The Domain Name is currently registered in the name of the Respondent, a limited liability company with a postal address in the US state of Michigan. The Respondent did not submit a Response in this proceeding, and it does not appear that the Respondent operates a website for its business. However, the same Respondent, with the same contact person, Mr. Selesko, appeared in a 2013 UDRP proceeding, United Parcel Service of America Inc. v. Gary Selesko, M&B Relocation and Referral, LLC, WIPO Case No. D2013-1555. There, the Respondent described its business as follows: the Respondent "purchases domains at various auctions and subsequently attempts to find secondary buyers for these newly acquired domains." The panel in that proceeding concluded that the Respondent registered and used the domain name <driveups.com> in bad faith.

The Domain Name resolves to the website of a direct competitor of the Complainant in the junk removal business, "www.1800gotjunk.com". That website is headed "1-800-GOT-JUNK?", a trade name for RBDS Rubbish Boys Disposal Service Inc., the Canadian company that operates "The World's Largest Junk Removal Service" as a franchise network in the US, Canada, and Australia. A perusal of the Complainant's website and the website associated with the Domain Name indicates that 1-800-GOT-JUNK? competes with the Complainant across the 24 US states where the Complainant offers its services.

5. Parties' Contentions

A. Complainant

The Complainant argues that the Domain Name is confusingly similar to its registered 1-800-JUNK-USA trademark, and that the Respondent has no rights or legitimate interests in the Domain Name. The Complainant contends that the Respondent selected the Domain Name to mislead Internet users for commercial gain, referring to the Complainant's mark.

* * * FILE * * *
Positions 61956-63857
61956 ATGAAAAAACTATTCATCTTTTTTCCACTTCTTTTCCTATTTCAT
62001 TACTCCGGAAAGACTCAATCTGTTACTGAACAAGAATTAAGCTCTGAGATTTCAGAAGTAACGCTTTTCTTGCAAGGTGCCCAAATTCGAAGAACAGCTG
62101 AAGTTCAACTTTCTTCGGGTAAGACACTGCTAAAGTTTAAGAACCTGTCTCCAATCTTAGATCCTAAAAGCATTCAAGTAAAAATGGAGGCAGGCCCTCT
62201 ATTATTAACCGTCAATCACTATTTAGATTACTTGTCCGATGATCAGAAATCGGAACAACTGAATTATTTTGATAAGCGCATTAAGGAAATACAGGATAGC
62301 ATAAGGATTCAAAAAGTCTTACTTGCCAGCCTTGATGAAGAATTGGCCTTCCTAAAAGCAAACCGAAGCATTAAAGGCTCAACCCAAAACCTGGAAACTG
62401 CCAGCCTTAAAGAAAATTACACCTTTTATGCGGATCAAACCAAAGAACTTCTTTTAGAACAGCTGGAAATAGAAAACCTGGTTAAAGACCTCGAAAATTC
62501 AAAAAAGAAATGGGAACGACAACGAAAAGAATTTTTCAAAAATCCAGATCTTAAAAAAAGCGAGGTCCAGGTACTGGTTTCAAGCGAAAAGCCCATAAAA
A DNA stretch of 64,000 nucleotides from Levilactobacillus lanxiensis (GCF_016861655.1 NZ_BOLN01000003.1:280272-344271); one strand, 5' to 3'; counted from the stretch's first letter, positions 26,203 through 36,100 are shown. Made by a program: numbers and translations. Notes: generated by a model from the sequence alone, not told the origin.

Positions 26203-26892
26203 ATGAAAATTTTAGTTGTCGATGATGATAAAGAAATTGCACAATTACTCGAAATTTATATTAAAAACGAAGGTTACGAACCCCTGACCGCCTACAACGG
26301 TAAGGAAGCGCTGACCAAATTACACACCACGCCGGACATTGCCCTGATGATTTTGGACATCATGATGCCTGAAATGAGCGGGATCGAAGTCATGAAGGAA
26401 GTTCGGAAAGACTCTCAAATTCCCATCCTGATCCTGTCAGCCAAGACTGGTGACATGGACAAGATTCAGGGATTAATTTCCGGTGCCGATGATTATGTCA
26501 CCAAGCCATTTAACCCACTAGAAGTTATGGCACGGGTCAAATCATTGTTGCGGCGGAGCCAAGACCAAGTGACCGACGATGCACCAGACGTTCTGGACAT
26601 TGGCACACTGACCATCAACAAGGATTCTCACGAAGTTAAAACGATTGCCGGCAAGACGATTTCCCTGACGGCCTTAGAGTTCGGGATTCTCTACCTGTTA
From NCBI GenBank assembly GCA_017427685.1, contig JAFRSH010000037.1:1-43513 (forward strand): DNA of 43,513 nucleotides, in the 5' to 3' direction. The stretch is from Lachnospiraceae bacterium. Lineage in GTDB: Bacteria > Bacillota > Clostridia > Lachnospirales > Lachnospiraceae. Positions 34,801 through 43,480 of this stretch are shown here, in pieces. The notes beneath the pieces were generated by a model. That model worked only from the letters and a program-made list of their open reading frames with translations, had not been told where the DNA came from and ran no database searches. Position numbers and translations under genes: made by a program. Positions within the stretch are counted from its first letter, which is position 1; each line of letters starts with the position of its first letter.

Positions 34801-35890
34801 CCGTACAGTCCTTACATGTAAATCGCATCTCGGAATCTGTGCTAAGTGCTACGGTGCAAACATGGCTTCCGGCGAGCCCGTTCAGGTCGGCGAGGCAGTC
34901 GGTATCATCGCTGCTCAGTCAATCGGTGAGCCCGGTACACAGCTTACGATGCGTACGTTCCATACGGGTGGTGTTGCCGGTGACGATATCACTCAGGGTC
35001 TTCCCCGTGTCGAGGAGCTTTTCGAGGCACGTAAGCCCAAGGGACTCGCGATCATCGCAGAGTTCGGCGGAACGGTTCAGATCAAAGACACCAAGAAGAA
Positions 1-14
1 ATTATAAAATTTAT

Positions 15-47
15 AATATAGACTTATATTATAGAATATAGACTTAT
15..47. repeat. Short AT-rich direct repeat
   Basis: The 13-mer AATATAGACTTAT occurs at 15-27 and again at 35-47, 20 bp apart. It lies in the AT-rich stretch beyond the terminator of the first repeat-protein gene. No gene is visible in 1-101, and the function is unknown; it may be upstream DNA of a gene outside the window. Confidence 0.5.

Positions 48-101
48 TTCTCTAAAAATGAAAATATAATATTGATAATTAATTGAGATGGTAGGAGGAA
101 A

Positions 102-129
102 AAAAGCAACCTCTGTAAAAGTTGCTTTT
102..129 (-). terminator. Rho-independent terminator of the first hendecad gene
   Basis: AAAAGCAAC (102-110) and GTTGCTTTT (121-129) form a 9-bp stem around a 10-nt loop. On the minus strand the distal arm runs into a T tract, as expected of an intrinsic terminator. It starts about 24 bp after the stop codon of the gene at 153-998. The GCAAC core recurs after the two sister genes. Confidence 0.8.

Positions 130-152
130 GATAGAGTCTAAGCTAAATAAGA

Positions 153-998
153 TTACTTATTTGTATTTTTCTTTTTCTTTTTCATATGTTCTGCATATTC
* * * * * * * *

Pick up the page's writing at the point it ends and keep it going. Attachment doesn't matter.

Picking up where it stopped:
B. Respondent

The Respondent did not reply to the Complainant's contentions.

6. Discussion and Findings

Paragraph 4(a) of the Policy provides that in order to divest a respondent of a disputed domain name, a complainant must demonstrate each of the following:

(i) the disputed domain name is identical or confusingly similar to a trademark or service mark in which the complainant has rights; and

(ii) the respondent has no rights or legitimate interests in respect of the disputed domain name; and

(iii) the disputed domain name has been registered and is being used in bad faith.

Under paragraph 15(a) of the Rules, "A Panel shall decide a complaint on the basis of the statements and documents submitted and in accordance with the Policy, these Rules and any rules and principles of law that it deems applicable."

A. Identical or Confusingly Similar

The first element of the UDRP is "essentially a standing requirement" requiring "a straightforward visual or aural comparison of the trademark with the alphanumeric string in the domain name." WIPO Overview of WIPO Panel Views on Selected UDRP Questions, Second Edition ("WIPO Overview 2.0"), paragraph 1.2. The Domain Name meets this test by comparison with the Complainant's registered trademark 1-800-JUNK-USA, considering that "JUNK-USA" is the distinctive portion of the mark and "1-800" simply represents a generic numerical prefix for toll-free telephone numbers in the US and Canada.

The Panel concludes that the first element of the Policy has been established.